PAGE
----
The road safety campaigner says that when the conference panel of “experts” from the opening plenary was asked “what is the one thing we could do tomorrow that would have an immediate impact on reducing the road toll?” the unanimous, “and unfortunate”, answer was to lower speed limits.
“This, not only raises revenue for the govt but limits insurance payouts (less speed = less damage WHEN you crash),” she says.
“The expectation from governments and ‘experts’ is that everyone will crash because people will, inevitably, make mistakes. Their aim, as a quick-fix, low-cost, high-revenue solution is to lower speed limits (without care for the increased risk of fatigue or distraction related crashes).
“A longer term, however, potentially more costly, solution is to invest in competency based driver/rider training and ongoing post licence training updates to equip people with the skills to avoid crashes, correct their mistakes when they do make them and minimise risk to themselves and others on the road.
“There are many nations who make this investment, Australia chooses not to be one of them because our governments don’t have the fiscal management skills of a three-year-old and need the money generated from fines to provide basic services (of which road maintenance is not particularly considered one).”
Despite her concern about the speed-focus of road safety exerts at the conference, she says the new Director of Road Safety Programs at Austroads, David Bobberman, was a breath of fresh air.
“He was openly encouraging delegates to put forward new ideas for Austroads to follow up on, not just re-hash the same old, same old, which is what the speed and enforcement argument is,” she says.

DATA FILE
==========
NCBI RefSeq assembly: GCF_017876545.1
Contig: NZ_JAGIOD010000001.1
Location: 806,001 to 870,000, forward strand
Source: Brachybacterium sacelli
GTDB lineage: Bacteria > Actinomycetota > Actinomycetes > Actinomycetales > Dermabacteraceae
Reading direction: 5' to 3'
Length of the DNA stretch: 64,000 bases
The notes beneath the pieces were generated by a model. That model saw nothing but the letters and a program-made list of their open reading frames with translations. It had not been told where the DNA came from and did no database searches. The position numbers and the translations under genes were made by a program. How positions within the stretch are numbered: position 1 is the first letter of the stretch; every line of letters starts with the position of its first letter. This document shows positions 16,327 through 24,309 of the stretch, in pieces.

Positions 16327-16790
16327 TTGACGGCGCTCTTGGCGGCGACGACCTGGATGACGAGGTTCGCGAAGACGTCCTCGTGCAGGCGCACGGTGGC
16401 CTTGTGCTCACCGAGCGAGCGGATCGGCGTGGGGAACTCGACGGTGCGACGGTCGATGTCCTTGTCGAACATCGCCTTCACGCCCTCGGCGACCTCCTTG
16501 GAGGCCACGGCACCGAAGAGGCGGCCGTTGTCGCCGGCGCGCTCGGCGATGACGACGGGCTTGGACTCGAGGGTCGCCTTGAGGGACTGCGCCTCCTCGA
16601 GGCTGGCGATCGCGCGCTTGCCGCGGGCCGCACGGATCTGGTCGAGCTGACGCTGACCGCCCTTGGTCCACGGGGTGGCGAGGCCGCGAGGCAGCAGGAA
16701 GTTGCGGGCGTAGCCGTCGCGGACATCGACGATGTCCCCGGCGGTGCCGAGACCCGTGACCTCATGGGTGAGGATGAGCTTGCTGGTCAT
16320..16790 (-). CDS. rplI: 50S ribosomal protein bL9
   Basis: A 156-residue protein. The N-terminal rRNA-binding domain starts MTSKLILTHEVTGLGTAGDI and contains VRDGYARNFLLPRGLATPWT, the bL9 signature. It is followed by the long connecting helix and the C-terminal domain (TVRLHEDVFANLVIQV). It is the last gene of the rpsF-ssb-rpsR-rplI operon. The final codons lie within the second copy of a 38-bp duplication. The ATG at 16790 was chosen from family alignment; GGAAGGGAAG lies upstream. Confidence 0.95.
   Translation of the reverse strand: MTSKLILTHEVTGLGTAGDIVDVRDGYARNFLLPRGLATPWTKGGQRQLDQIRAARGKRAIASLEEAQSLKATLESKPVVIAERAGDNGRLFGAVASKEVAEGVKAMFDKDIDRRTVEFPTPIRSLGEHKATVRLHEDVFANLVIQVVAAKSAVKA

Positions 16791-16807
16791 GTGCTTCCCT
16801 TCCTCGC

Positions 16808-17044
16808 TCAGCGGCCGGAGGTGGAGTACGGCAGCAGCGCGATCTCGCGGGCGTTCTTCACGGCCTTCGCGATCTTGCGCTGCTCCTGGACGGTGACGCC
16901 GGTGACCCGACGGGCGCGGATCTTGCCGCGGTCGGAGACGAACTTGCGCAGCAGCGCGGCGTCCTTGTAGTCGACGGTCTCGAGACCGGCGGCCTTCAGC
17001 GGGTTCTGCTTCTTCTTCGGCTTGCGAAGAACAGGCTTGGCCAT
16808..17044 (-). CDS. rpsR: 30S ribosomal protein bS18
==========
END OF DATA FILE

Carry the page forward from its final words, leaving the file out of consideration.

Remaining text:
“The fact that over 100 people have died on the road above the projections for a 30% decrease by 2020 must surely speak to the fact that what we are currently doing to reduce the toll isn’t working (and reducing speeds appears to be the number 1 tactic from all jurisdictions).
“So hearing ‘experts’ spout that we should do more of the same to achieve a reduction in the toll is simply just madness (well, it certainly is if you take Einstein’s definition of insanity into account – doing the same thing and expecting different results).”
Judith was also disappointed with the lack of workshop and symposium sessions at the conference that related to vulnerable road users such as motorcyclists.
“Those sessions that were available were of a high quality, although not always well attended by ‘non-motorcycling’ delegates,” she says.
However, Judith applauded the current ACT minister for Road Safety, Shane Rattenbury, who attended the conference.
She says the ACT recently introduced of 20 new vulnerable road user awareness questions in their learner driver package, and the compulsory passing of all five randomly chosen in each test.
Judith says it is a step it the right direction for “increasing motorcycle awareness at the outset of the driver experience”.
She also points out that the ACT is trialling motorcycle lane filtering for motorcycle safety more so than congestion-beating reasons.